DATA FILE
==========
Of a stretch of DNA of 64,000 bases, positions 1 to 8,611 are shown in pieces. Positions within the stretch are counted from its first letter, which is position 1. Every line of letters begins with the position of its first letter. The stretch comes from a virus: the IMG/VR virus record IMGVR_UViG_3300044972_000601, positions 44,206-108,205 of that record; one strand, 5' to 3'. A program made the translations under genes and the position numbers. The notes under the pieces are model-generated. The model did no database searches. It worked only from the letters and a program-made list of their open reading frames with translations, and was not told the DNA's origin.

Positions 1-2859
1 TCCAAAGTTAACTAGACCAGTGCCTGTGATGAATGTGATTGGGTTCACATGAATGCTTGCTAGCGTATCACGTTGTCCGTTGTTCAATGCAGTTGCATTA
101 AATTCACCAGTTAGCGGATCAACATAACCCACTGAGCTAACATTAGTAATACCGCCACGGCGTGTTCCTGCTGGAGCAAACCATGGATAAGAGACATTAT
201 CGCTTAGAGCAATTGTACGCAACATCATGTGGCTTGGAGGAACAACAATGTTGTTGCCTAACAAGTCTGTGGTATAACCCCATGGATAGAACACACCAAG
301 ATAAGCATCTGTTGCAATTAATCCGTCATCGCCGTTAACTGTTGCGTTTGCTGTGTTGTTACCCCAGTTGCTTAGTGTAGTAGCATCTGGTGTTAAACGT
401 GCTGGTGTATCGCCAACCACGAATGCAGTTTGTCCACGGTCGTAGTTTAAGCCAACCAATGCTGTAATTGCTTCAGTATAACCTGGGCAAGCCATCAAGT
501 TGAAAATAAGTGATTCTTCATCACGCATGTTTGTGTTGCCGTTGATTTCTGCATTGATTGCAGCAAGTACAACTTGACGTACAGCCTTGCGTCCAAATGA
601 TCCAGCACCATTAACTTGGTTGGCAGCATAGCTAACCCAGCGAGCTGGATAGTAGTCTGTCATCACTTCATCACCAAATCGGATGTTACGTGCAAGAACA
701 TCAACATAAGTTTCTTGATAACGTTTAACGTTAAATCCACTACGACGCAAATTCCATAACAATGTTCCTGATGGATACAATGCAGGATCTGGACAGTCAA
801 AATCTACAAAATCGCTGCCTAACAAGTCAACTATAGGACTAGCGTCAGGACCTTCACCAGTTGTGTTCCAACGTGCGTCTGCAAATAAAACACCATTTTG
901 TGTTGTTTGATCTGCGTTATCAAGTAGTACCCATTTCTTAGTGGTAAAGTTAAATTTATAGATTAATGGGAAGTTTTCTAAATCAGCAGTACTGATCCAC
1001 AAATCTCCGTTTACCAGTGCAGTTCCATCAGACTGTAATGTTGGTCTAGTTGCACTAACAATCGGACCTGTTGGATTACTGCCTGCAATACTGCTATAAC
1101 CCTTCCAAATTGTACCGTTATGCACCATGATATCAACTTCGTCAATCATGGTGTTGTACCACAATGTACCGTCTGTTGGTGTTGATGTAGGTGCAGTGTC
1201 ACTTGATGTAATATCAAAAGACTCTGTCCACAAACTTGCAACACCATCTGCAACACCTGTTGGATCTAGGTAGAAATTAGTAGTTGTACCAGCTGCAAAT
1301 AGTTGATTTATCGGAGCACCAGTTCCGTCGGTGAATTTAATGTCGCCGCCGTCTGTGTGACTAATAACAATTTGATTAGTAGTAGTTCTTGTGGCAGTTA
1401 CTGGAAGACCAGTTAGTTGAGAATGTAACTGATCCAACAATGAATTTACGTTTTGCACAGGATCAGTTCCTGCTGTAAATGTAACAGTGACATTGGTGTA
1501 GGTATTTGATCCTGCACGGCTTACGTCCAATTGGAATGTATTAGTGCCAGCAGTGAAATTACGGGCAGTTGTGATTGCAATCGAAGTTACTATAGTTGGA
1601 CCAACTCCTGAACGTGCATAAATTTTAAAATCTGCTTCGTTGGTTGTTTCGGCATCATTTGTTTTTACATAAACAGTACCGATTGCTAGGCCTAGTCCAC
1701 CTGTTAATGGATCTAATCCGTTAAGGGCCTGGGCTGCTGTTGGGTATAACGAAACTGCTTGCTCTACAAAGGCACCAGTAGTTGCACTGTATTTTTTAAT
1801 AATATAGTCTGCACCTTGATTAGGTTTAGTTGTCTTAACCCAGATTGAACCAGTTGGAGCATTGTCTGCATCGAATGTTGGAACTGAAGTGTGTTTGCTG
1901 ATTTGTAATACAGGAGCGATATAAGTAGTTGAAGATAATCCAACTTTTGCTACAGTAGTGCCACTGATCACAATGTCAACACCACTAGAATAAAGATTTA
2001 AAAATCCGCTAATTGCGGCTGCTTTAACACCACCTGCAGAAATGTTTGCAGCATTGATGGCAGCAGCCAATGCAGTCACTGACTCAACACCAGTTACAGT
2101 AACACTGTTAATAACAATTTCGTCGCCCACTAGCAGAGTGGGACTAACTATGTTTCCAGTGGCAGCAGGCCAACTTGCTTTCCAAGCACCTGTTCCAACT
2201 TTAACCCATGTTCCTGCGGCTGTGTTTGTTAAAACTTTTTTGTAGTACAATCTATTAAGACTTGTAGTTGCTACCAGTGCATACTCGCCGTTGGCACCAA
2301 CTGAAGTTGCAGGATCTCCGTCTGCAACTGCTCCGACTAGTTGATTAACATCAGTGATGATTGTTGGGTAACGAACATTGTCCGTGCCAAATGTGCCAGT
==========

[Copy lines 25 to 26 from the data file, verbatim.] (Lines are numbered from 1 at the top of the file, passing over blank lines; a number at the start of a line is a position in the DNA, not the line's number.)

2201 TTAACCCATGTTCCTGCGGCTGTGTTTGTTAAAACTTTTTTGTAGTACAATCTATTAAGACTTGTAGTTGCTACCAGTGCATACTCGCCGTTGGCACCAA
2301 CTGAAGTTGCAGGATCTCCGTCTGCAACTGCTCCGACTAGTTGATTAACATCAGTGATGATTGTTGGGTAACGAACATTGTCCGTGCCAAATGTGCCAGT